Now, beloved, the rubber has met the proverbial road. Are they going to match their words with actions? They could not do it inconspicuously either, for it was too heavy, and many friends were gathered there with them. They would need find some men that they could convince to do their bidding. They would need to offer a reason for this request, and no reason they could honestly give would sound credible.
Can you imagine the response of the assembled mourners when Mary and Martha returned and asked for the necessary help in opening up the tomb?
'Come now, you two are not thinking straight. Clearly you are overcome with grief. Silas, get a wet washcloth for Mary's head. Cleopas, quick, bring a chair for Martha. We must get them off their feet. They are overwrought with grief.'
'You want to do what? Well, now, that is just completely disrespectful. Who ever heard of such a thing? And your own brother, for shame!'
'Oh, Jesus wants you to do this. Well, if Jesus cared so much about Lazarus he should have showed up while he was still alive. And isn't he supposed to be some kind of healer? Hmpphhh. What a coward.'
'Sisters, we cannot do this. It is unseemly. What will the village think?'
'I'm warning you, right now, you aren't going to like what you find when that stone gets rolled away. It is going to stink to high heaven. His body will be bloated. The maggots will be crawling around in there. I'm not trying to be gruesome, but you aren't thinking straight here. The last time you saw him needs to be what you remember. You don't want this nightmare scene to haunt your memory for the rest of your life.'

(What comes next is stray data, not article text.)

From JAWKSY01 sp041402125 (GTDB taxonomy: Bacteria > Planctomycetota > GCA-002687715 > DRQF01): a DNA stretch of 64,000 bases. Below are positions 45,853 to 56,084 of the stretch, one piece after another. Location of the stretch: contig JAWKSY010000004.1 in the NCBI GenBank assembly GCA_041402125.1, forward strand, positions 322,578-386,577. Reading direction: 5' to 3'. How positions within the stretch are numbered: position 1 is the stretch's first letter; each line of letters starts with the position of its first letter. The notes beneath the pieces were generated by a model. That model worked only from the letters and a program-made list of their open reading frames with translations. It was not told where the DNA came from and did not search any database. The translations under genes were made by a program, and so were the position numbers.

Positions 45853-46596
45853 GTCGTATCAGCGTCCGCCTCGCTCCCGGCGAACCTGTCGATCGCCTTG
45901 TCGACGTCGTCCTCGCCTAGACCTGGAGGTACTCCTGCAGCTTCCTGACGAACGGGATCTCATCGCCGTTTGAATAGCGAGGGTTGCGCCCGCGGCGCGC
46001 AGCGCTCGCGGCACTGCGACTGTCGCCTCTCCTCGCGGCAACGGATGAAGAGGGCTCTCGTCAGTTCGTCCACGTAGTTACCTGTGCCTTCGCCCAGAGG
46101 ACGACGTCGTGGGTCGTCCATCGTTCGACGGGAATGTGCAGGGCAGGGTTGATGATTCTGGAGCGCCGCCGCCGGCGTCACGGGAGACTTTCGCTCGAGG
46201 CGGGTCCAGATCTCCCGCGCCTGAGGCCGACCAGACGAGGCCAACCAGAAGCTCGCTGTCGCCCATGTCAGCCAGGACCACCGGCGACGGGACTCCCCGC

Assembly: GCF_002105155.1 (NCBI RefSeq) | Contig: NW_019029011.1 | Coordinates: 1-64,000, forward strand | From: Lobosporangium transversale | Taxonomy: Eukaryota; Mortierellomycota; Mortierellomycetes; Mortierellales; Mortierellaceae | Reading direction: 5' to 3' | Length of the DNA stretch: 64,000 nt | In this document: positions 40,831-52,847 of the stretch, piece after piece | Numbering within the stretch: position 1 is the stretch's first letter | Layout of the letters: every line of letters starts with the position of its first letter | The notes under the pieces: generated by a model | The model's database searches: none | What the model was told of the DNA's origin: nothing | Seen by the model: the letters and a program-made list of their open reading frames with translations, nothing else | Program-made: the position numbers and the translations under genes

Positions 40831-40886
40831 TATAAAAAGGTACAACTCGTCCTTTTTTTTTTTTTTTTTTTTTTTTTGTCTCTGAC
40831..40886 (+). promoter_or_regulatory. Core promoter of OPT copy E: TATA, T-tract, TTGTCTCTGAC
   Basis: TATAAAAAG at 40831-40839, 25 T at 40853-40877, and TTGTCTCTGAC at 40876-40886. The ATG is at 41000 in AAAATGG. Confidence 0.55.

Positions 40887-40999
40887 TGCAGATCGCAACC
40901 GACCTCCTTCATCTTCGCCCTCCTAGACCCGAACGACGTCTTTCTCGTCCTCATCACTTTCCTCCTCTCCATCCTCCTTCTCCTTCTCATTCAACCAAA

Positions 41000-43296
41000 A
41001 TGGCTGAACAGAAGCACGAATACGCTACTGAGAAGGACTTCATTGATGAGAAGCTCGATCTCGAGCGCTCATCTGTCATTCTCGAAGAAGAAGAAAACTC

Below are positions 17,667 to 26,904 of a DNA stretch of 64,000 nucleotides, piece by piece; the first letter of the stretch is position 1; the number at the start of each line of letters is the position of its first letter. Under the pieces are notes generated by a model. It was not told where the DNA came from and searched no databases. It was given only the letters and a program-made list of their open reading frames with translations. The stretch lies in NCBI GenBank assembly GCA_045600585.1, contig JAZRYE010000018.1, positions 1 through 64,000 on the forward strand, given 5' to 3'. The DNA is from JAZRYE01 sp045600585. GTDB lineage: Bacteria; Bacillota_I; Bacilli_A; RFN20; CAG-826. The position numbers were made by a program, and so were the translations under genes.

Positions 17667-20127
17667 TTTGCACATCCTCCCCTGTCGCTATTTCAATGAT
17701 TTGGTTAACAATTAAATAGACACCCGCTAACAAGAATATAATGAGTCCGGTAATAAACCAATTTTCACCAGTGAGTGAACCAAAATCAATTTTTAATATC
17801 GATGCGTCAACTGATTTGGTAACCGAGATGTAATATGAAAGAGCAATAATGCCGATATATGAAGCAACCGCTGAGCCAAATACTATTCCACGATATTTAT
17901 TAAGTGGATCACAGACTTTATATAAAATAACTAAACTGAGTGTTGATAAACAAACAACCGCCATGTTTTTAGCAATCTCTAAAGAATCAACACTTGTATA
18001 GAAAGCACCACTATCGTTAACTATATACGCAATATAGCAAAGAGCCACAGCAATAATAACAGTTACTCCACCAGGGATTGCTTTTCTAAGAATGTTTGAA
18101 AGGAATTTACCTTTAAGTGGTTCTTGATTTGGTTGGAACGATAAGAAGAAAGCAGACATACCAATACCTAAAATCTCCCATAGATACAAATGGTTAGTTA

'Impossible. You must be crazy. Roll the stone away? C'mon now, don't joke at a time like this.'
It is relatively easy to profess faith in God; it is an entirely different matter to place your life in His hands. So often, we look at how things seem to be working out at the moment, in ways that are visible to us, and we doubt the promises of God. Just believe Him. And prove out that belief by your actions. Does He want you to stop doing something? Trust Him. Does He want you to start doing something? Trust Him. Does He want you to keep doing something? Trust Him. And the proof will be found, not in your words, but in your actions.
Faith is the proper response to everything God does. So go ahead. Roll that stone away. And watch Him work.